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Proc Natl Acad Sci U S A. Mar 28, 2006; 103(13): 5230–5235.
Published online Mar 17, 2006. doi:  10.1073/pnas.0600912103
PMCID: PMC1458823
Plant Biology

Eukaryotic control on bacterial cell cycle and differentiation in the Rhizobium–legume symbiosis

Abstract

Symbiosis between legumes and Rhizobium bacteria leads to the formation of root nodules where bacteria in the infected plant cells are converted into nitrogen-fixing bacteroids. Nodules with a persistent meristem are indeterminate, whereas nodules without meristem are determinate. The symbiotic plant cells in both nodule types are polyploid because of several cycles of endoreduplication (genome replication without mitosis and cytokinesis) and grow consequently to extreme sizes. Here we demonstrate that differentiation of bacteroids in indeterminate nodules of Medicago and related legumes from the galegoid clade shows remarkable similarity to host cell differentiation. During bacteroid maturation, repeated DNA replication without cytokinesis results in extensive amplification of the entire bacterial genome and elongation of bacteria. This finding reveals a positive correlation in prokaryotes between DNA content and cell size, similar to that in eukaryotes. These polyploid bacteroids are metabolically functional but display increased membrane permeability and are nonviable, because they lose their ability to resume growth. In contrast, bacteroids in determinate nodules of the nongalegoid legumes lotus and bean are comparable to free-living bacteria in their genomic DNA content, cell size, and viability. Using recombinant Rhizobium strains nodulating both legume types, we show that bacteroid differentiation is controlled by the host plant. Plant factors present in nodules of galegoid legumes but absent from nodules of nongalegoid legumes block bacterial cell division and trigger endoreduplication cycles, thereby forcing the endosymbionts toward a terminally differentiated state. Hence, Medicago and related legumes have evolved a mechanism to dominate the symbiosis.

Keywords: antimicrobial activity, bacteroid, endoreduplication, Medicago, nitrogen fixation

Symbiotic nitrogen fixation takes place in particular plant root organs named nodules. Nodule formation on plants of the Leguminosae family is a result of consecutive interactions with bacteria of the Rhizobiaceae family (rhizobia). The interaction is mutually beneficial. The bacteria within the nodule cells gain the ability to fix nitrogen gas by means of their nitrogenase enzyme complex and supply the host plant with the reduced nitrogen for plant growth. The plant provides photosynthates to the bacteria and a microaerobic niche for the oxygen-sensitive nitrogenase.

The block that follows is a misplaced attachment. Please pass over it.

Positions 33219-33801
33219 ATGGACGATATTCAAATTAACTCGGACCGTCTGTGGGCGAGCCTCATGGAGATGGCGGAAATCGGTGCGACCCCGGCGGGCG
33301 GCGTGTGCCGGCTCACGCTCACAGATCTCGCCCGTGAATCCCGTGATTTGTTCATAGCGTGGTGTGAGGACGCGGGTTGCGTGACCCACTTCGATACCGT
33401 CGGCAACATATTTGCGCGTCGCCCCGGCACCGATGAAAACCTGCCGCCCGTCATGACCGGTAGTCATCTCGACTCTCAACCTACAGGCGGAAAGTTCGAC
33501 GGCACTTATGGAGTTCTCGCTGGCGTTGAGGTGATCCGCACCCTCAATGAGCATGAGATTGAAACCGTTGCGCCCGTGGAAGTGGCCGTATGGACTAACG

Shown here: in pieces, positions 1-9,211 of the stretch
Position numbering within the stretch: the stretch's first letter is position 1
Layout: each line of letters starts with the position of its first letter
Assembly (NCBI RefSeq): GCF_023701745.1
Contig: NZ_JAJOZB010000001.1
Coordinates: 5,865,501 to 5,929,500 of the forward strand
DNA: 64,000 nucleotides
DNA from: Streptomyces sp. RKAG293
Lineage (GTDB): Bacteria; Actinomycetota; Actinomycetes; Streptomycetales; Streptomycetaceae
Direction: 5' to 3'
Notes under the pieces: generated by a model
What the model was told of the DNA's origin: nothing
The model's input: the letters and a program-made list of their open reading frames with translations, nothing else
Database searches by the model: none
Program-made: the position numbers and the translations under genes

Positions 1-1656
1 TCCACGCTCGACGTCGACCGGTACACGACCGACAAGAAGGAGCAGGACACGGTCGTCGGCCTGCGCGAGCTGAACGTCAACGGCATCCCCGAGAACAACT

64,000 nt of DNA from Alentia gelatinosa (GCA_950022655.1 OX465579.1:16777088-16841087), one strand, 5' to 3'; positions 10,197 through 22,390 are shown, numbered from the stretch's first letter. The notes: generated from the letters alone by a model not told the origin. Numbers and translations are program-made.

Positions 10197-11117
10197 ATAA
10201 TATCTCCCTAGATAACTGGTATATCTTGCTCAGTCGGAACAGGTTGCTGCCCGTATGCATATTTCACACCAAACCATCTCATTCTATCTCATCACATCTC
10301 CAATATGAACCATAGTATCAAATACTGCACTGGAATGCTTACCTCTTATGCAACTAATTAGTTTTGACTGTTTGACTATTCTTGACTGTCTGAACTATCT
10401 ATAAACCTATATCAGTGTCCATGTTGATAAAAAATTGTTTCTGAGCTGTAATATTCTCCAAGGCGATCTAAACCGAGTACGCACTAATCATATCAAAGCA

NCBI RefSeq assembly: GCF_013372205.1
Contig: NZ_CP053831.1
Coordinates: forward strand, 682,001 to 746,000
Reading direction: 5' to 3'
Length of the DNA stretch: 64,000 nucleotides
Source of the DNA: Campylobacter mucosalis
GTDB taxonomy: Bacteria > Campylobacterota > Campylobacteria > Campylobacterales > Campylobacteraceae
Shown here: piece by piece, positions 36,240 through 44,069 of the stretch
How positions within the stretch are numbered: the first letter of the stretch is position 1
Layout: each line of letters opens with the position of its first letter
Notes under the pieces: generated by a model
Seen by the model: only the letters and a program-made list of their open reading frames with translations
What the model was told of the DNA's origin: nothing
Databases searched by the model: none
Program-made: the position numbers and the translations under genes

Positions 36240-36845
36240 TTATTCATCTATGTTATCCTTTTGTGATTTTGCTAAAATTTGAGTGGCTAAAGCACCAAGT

Nodule development is induced by lipochitooligosaccharide signals of rhizobia, called Nod factors. Nodules are formed on a particular host only in response to compatible rhizobia producing Nod factors with the adequate chemical structure (1). This is one of the major causes of the generally pronounced host specificity in Rhizobium–legume symbiosis. Nod factors induce cell divisions in the root cortex and successive divisions lead to the formation of the nodule primordium. Simultaneously, the rhizobia enter the host plant via the root hairs through the formation of tubular structures called infection threads which traverse the root epidermis and cortex and then the nodule primordium. Rhizobia are released from infection threads in the cytoplasm of postmitotic nondividing cells by endocytosis. The term “bacteroid” refers to these intracellular membrane-encapsulated bacteria. In legumes of the Papilionoideae subfamily, the nodules can be of either the determinate or the indeterminate type (2). In the case of determinate nodules, the initial cell division activity required for nodule primordium formation ceases rapidly and therefore the determinate nodules contain no meristem. Differentiation of infected cells occurs synchronously and the mature nodule contains symbiotic cells with a homogenous population of nitrogen-fixing bacteroids (2). Legumes such as bean (Phaseolus vulgaris) or Lotus japonicus form this type of nodules. In contrast, cell division activity in the indeterminate nodules is maintained and forms an apical meristem (nodule zone I). Because the size of the meristem is constant, cell division activity and production of new sets of meristematic cells are balanced with the exit of the same number of cells from the mitotic cell cycle. These postmitotic cells are unable to divide and enter the nodule differentiation program. The infection thread penetrates into the submeristematic cells and liberates the rhizobia. In the infected cells, both partners differentiate progressively along the 12–15 cell layers of the infection zone (or zone II), ending in the formation of nitrogen-fixing cells that will constitute the constantly growing nodule zone III (2). Legumes of the galegoid clade (such as Medicago spp., Vicia sativa, and Pisum sativum) are examples of plants forming indeterminate nodules.

In both nodule types, growth and differentiation of infected plant cells involve extreme cell enlargement. This cell enlargement is predominantly responsible for the growth of the nodule organ and is mediated by repeated endoreduplication cycles resulting in 64C or 128C polyploid nodule cells (C being the haploid DNA content) (38). The endoreduplication cycle is a modified cell cycle with replication of the genome (S phase) but without mitosis and cytokinesis (M phase). The polyploid state of a cell correlates generally with larger cell size, higher metabolic activity, and increased organelle content than the diploid one (3). In symbiotic nodule cells, high ploidy levels allow extreme cell growth, hosting thousands of bacteroids and sustaining the energy-demanding nitrogen fixation. Moreover, in many cell types endoreduplication is tightly linked to cell differentiation, and inhibition of endoreduplication results in developmental abnormalities. Reducing endoreduplication in nodule cells of transgenic Medicago truncatula plants by down-regulation of the ccs52A gene, a key regulator of the endoreduplication cycles, aborted nodule differentiation (7). The absence of nitrogen-fixing symbiotic cells in these nodules proved that endoreduplication is an integral part of the symbiotic cell differentiation.